diet, exercise ineffective for long term weight loss

Doug Skrecky (
Fri, 17 Sep 1999 16:57:52 -0700 (PDT)

How effective are traditional dietary and exercise interventions for weight loss?

Med. Sci. Sports Exerc. 1999 31(8): 1129-1134 Wayne C. Miller

Abstract Health care professionals have used restrictive dieting and exercise intervention strategies in an effort to combat the rising prevalence of obesity in affluent countries. In spite of these efforts, the prevalence of obesity continues to rise. This apparent ineffectiveness of diet and exercise programing to reduce obesity has caused many health care providers, obesity researchers, and lay persons to challenge the further use of diet and exercise for the sole purpose of reducing body weight in the obese. The purposes of this paper were to examine the history and effectiveness of diet and exercise in obesity therapy and to determine the best future approach for health promotion in the obese population. A brief survey of the most popular dieting techniques used over the past 40 yr shows that most techniques cycle in and out of popularity and that many of these techniques may be hazardous to health. Data from the scientific community indicate that a 15-wk diet or diet plus exercise program produces a weight loss of about 11 kg (24 lb) with a 60-80% maintenance after 1 yr. Although long-term follow-up data are meager, the data that do exist suggest almost complete relapse after 3-5 yr. The paucity of data provided by the weight-loss industry has been inadequate or inconclusive. Those who challenge the use of diet and exercise solely for weight control purposes base their position on the absence of weight-loss effectiveness data and on the presence of harmful effects of restrictive dieting. Any intervention strategy for the obese should be specific to chronic disease risk and symptomatologies and not limited to medically ambiguous variables like body weight or body composition.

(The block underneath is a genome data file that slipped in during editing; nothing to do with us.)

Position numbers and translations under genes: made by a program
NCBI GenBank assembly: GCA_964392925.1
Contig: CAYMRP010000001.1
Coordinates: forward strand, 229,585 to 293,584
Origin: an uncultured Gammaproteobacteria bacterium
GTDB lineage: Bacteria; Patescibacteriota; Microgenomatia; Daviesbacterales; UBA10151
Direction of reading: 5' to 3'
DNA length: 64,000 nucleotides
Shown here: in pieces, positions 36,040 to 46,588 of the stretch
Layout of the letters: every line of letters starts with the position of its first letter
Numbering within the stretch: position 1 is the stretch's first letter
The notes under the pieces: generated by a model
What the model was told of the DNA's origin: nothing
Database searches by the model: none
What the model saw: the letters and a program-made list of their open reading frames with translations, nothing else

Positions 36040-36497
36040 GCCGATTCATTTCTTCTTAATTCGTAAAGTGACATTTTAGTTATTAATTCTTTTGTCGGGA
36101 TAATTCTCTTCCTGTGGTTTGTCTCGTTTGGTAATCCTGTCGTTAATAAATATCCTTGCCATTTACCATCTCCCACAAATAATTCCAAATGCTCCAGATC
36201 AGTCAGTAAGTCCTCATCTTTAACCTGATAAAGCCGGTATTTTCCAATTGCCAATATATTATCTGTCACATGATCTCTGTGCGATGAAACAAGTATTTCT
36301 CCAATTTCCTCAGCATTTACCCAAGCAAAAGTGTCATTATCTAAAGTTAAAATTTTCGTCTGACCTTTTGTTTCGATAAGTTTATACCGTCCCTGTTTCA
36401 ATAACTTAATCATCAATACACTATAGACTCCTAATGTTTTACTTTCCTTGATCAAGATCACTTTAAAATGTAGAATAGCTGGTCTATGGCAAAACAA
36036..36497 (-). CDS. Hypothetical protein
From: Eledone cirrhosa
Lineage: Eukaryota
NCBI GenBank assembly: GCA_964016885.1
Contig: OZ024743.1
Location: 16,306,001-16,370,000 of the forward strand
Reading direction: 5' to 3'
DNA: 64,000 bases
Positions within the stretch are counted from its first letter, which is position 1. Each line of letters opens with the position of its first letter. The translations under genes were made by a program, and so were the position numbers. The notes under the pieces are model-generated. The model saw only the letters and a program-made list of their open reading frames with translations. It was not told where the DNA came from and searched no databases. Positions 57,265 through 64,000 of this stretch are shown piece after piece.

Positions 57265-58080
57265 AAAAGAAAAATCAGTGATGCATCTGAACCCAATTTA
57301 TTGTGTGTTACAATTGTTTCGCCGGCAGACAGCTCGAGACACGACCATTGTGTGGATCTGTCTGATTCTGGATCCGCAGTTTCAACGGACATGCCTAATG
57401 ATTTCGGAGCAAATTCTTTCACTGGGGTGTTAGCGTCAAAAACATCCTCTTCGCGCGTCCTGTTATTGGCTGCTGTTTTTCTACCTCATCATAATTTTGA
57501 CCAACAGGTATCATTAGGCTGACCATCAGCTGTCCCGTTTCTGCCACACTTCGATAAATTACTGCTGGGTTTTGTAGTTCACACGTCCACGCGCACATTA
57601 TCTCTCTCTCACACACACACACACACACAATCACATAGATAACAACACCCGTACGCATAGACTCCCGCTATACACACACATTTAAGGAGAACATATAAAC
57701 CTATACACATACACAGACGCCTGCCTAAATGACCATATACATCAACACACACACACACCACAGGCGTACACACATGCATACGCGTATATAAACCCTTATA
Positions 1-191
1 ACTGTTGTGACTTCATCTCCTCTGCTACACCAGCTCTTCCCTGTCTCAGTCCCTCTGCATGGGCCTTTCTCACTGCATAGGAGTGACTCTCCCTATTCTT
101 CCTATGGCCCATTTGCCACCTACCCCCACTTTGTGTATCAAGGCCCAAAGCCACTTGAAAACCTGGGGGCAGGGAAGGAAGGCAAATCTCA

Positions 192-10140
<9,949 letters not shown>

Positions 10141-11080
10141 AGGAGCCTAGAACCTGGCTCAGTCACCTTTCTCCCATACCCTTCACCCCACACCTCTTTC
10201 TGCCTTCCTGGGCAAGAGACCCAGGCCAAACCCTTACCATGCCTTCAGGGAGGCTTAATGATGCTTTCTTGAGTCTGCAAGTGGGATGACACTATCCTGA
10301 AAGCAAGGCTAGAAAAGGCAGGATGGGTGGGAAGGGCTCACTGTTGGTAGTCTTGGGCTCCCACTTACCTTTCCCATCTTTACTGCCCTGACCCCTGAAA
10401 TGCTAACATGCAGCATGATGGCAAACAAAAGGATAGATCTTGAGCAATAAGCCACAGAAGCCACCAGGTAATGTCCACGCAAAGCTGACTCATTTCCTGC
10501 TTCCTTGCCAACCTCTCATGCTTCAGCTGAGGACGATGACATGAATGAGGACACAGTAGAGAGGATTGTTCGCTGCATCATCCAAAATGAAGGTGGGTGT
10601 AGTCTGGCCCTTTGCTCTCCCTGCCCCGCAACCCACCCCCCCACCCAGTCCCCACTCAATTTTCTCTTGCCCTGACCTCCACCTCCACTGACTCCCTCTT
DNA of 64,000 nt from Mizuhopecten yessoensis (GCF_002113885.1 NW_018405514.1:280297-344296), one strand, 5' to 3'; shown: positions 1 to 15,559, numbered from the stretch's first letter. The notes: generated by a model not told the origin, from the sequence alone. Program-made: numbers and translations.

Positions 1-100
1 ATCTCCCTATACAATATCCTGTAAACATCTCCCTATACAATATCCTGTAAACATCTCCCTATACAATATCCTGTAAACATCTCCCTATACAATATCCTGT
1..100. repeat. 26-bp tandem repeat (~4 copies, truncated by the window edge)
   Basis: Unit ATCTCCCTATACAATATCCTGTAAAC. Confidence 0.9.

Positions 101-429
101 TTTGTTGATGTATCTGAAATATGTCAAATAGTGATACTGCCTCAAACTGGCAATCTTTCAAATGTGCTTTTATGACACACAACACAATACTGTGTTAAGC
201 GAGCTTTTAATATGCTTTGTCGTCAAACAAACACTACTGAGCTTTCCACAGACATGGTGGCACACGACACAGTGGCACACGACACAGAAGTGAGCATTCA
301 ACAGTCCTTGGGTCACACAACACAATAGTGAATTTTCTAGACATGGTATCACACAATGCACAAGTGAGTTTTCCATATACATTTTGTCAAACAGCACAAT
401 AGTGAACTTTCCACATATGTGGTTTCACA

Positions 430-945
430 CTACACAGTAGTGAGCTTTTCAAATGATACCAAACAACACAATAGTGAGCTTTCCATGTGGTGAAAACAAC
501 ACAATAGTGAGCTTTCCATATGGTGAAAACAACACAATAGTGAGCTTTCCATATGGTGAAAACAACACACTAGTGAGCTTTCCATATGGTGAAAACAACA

Additional note by poster:

The main weight loss motivation for females at least is to increase sexual attractiveness. Unfortunately, while average BMI in our exercise-challenged automobile-centered society has been increasing, the ideal preferred BMI has been steadily decreasing till it has now reached the extraordinary point were any further decrease would halt menstruation and eliminate fertility. The female BMI, that is most preferred by male undergraduates is now only 20, so it is little wonder that females are starving themselves to compete. (The Lancet August 1998 352: 548) To calculate BMI mulitply body weight in pounds by 703 and divide by height in inches, then divide by height in inches again. For example if the height is 5 feet 5 inches (or 65 inches), and weight is 120 lbs then BMI = (703 X 120)/(65 X 65) = 20.
The only suggestion this poster has to the "younger" generation is this: "Come on guys, get real, a generation ago Marilyn Monroe and Jane Mansfield were considered hot stuff. Just look at pictures of beautiful women dating from the middle ages, and you will see this obsession with thin women is a recent aberration. Historially there exists no preference for women with a less than curvaceous figure. Think again: do you really prefer thin or voluptuous women?"